Top editors at the Rupert Murdoch-owned tabloid are taking a more critical stance toward Trump. There is also expected to be a leadership turnover, with adviser (and former editor in chief) Col Allan a retiring next year.
Facebook, Twitter, and YouTube Try to Thwart Election Interference and Misinformation
The companies spent billions of dollars improving their sites' security, policies, and processes to fight misinformation and other harmful content before and after the election.
"Stop the Steal" Facebook Group is Taken Down
It was one of the fastest growing groups on Facebook, calling into question the legitimacy of the election by claiming the ballot count was being manipulated to favor Biden. Facebook shut down the group for trying to incite violence.
President Trump Says That He Will Contest the Outcome of the Election in Court
In a statement released on Saturday, the president refused to acknowledge President-Elect Biden as the winner and continued to advance allegations of voter fraud. He referenced the prospect of mandatory recounts in the highly contested states and has already filed several lawsuits alleging wrongdoing in various battleground states.
Two Georgia Senate Races Go to Runoff Elections
To sets of candidates are headed to runoff elections in January after they fell short of a majority, which is the criteria for winning in the state of Georgia. If no candidates gets over 50% of the vote, the top two vote-getters face off in a runoff election. The outcome of these races will likely determine which party has control of the Senate.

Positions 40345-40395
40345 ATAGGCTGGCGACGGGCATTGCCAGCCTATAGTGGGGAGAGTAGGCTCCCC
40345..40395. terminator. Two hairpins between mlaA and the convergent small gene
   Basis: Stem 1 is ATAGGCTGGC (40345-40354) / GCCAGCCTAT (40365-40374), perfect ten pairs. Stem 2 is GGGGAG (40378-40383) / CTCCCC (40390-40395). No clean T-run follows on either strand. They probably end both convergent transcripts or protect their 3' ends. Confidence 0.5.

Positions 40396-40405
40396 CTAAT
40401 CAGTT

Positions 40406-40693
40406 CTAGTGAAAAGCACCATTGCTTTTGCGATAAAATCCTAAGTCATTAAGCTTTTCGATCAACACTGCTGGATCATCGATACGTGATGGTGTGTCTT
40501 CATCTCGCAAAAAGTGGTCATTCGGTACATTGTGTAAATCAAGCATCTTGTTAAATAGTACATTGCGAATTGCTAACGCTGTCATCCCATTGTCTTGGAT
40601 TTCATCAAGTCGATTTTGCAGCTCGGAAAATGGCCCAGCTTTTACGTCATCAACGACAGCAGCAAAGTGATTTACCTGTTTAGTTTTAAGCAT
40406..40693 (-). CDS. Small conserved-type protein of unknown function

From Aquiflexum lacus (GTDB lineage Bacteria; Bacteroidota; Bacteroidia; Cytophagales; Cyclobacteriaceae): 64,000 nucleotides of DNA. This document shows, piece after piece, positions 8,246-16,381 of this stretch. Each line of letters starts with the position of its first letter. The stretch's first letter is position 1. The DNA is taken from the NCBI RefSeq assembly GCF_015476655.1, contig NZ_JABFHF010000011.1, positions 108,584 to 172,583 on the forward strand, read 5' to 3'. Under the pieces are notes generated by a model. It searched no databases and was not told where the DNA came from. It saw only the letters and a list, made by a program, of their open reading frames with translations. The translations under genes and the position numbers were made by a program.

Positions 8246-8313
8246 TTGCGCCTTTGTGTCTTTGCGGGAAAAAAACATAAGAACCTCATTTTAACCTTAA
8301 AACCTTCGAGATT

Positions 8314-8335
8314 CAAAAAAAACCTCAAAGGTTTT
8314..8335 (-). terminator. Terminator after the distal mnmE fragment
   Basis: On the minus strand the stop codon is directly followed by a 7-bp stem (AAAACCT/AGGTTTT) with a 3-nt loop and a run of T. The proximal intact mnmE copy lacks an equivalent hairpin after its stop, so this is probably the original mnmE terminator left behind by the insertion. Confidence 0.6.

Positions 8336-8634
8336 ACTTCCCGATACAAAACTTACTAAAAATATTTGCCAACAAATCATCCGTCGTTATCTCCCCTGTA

Democrats' Post-Election "Family Meeting" Descends into Chaos
According to reports of a caucus-wide conference call following the election, "moderate House Democrats lashed out at their liberal colleagues ... for advancing an agenda that, the centrists said, cost the party a number of seats" in the election. Members of the Progressive Caucus pushed back on that narrative, attributing their positions to a reenergized base. As of Thursday, Democrats had "failed to flip a single seat held by a Republican incumbent," an outcome that defied most polls and forecasts.
Man Who Led G.O.P. Through 2020 Recount Says Finish 2020 Count
James Baker, the former secretary of state who led the Republican team in the 2020 Florida recount said publicly that he was opposed to the White House's efforts to halt the tabulation of ballots.
Court Mulls if Life Term is Justified for Juveniles
At issue is whether the Eighth Amendment's prohibition of cruel and unusual punishment requires judges to find that a juvenile offender is "permanently incorrigible" before sentencing them to life without the possibility of parole. The case concerns a 15-year-old who stabbed his grandfather to death in 2004. The court has previously ruled that automatic life sentences for juvenile offenders violated the Eighth Amendment.
Justice Barrett Hears Her First Supreme Court Argument
Justice Barrett's first case "concerned efforts by the Sierra Club ... to obtain documents about harm to endangered species," with the federal government resisting those efforts and saying that the records were protected by an exemption to the Freedom of Information Act, which shields "documents that would disclose deliberations before final decisions." The Justice questioned government lawyers about the government avoiding Freedom Of Information Act obligations by characterizing documents as "draft". Justice Barrett is being assisted by four new law clerks, three of whom had earlier Supreme Court clerkships. Justice Ginsburg's clerks have been assigned to work for three other justices.
Court Weighs the Legacy of Same-Sex Marriage with a Philadelphia Case
At issue is whether a city may exclude a Catholic social services agency from its foster care system because the agency refuses to screen same-sex couples as potential foster parents. In telephonic hearings, the lawyer for the agency said that it wants to continue its work and that no gay couple had ever applied to the agency, and that if one does, it would be referred to a different agency.